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(BaseballStL) — The march toward Jupiter rolls on, and the idle hypothesizing continues. In this second set of things to think of, we retread some ground, but ultimately hope to jar some memories about a few more guys that are going to be under the spotlight in camp.
Can Miller Time last?
Shelby Miller became the uncomfortable side story of October, pitching one inning against the Pirates in the NLDS, giving up a home run and disappearing from action entirely.
While it was somewhat unexpected, and most certainly a tad awkward, it was an explainable end to the rookie’s first full season.
Despite placing in the top three for Rookie of the Year, his second half was far less productive than his first (which was about as perfect as a rookie could be).
For traditionalists, he had surrendered nearly as many earned runs (25 second half, 34 first half), hits (64 second half, 88 first half), doubles (11 second half, 14 first half) and walks (28 second half, 29 first half), as well as the same number of home runs (10) and he had faced roughly 70 percent of the batters he did in the first half.
For sabermetric fans, his WHIP was .23 higher, his FIP was up 1.52 and his BABIP was actually lower in the second half.
No matter how you look at them, the numbers paint a picture of a rookie running out of gas after his first full season, or perhaps hitters making adjustments to his approach.
He’s 23, and by all accounts an absolute monster in the training facilities, so it’s likely a matter of conditioning. The rotation stands to be loaded no matter how it shakes out, but Miller’s slot will be a product of how much his long-term stamina and ability to counter adjust improve.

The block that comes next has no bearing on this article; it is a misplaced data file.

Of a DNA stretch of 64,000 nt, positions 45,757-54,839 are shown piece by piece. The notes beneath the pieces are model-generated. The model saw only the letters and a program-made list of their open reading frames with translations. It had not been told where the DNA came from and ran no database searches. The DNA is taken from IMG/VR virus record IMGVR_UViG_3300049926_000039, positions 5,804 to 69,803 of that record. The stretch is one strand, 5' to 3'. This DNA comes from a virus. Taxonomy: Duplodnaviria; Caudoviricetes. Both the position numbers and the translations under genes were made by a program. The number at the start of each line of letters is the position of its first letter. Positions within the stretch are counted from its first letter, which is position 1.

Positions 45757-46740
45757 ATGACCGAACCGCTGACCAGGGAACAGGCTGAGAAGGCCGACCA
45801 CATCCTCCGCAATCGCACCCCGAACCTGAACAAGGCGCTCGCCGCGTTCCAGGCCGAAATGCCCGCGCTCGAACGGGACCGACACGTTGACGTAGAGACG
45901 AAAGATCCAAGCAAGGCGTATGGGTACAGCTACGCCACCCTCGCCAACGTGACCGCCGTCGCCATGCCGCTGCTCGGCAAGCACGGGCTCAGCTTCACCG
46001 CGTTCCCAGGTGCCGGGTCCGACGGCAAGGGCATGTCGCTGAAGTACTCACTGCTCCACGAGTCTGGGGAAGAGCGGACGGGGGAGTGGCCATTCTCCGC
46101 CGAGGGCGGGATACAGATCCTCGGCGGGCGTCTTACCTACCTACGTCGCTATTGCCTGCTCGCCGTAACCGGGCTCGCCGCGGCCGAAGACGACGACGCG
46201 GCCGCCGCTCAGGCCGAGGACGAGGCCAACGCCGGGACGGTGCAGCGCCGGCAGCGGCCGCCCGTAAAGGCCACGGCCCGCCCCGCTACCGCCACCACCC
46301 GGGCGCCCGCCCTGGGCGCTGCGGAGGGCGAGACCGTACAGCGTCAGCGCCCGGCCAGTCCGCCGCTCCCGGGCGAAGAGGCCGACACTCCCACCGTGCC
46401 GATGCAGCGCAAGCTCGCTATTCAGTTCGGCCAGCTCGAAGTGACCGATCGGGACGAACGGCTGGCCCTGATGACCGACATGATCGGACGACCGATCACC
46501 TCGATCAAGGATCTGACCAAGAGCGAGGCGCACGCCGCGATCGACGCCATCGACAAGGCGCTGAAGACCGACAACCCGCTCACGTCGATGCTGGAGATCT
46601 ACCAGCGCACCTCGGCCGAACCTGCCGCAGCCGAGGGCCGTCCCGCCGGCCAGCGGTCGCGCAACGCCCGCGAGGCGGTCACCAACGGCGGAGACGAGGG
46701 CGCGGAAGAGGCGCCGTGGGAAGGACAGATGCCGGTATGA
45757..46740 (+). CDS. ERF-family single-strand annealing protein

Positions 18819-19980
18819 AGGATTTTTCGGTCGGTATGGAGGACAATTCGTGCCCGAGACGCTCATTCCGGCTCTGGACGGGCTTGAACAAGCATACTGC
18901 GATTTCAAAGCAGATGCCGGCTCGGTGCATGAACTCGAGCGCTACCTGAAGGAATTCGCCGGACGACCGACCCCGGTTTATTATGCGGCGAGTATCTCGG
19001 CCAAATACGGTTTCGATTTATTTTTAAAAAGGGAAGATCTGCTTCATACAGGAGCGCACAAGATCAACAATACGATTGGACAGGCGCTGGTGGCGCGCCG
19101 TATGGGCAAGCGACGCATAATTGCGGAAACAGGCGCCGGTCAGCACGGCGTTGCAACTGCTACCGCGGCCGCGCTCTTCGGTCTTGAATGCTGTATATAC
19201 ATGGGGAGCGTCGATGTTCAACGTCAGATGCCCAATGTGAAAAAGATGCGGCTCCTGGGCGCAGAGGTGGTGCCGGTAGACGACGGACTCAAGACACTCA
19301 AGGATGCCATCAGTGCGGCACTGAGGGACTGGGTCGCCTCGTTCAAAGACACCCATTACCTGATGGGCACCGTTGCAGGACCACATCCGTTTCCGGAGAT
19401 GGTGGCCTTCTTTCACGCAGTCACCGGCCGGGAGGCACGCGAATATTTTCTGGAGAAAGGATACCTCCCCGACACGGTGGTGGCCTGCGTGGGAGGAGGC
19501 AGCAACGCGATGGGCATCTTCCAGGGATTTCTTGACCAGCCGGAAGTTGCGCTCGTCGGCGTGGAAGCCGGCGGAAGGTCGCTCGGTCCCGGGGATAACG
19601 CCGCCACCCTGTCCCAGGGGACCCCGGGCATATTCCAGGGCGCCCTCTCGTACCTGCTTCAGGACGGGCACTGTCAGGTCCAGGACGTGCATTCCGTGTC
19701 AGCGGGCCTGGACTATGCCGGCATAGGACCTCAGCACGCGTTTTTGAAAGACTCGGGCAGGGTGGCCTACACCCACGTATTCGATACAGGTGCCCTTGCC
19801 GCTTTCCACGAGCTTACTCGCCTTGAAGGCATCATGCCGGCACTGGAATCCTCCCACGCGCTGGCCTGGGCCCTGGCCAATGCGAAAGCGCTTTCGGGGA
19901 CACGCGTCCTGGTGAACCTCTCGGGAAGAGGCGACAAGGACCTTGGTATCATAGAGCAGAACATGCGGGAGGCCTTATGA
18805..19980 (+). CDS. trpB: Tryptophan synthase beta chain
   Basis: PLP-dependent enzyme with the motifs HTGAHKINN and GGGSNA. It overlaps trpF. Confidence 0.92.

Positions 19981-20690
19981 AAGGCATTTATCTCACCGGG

One would have to think another second-half fade would be a supreme disappointment to both Miller and the organization, especially he’s near the front of the rotation. Last year the young guns mixed and matched with ease, but the front office has to be chasing stability.
Dancin’ Joe Kelly
Joe Kelly had something of the opposite season. An inauspicious start, likely facilitated by an unnatural casting as a reliever, left Joe Kelly as the odd man out in the first half. Despite getting three starts prior to the All Star break, his only win came in a relief appearance.
In the second half, Kelly evolved into something altogether terrifying to opposing batters. He made 12 starts, won nine of them and improved many statistical categories despite facing more batters.
He notched an impressive recovery the road in the NLDS, and pitched to a draw against Zach Grienke in Game 1 of the NLCS.
He has an erratic approach, and may not hold those numbers over the course of a full season, but it sure would be a shame to see him back in the pen; especially with his numbers being so gruesome there.
Summer of the City
Does Matt Adams hold up over a full season? This has been debated ad nauseam, with different predictors pointing to expectations all over the spectrum.
He has the power, as his time in the minors shows. 2013 wasn’t an outlier interns of pop, he has been a masher for years.
However, his 104 strikeouts in 410 MLB plate appearances could be a concern. It’s a small sample size, too small to feel certain one way or the other; but going through the numbers since 2009, it’s not out of line to expect a 25 percent strikeout rate for Adams.
He showed signs of being able to beat the shift (though again, small sample size), but he will have to prove he can keep defenses honest early. His home run power is all pull, and nearly everything left of center field was a fly out.
He stressed bringing his defense along, and finished with near-league-average marks in the field. The glove isn’t driving the narrative.
The tale of Big City’s 2014 will be whether he evolves into the .270-hitting, 30 homer guy everyone is hoping for, or if a full season of exposure calls Allen Craig back to the infield.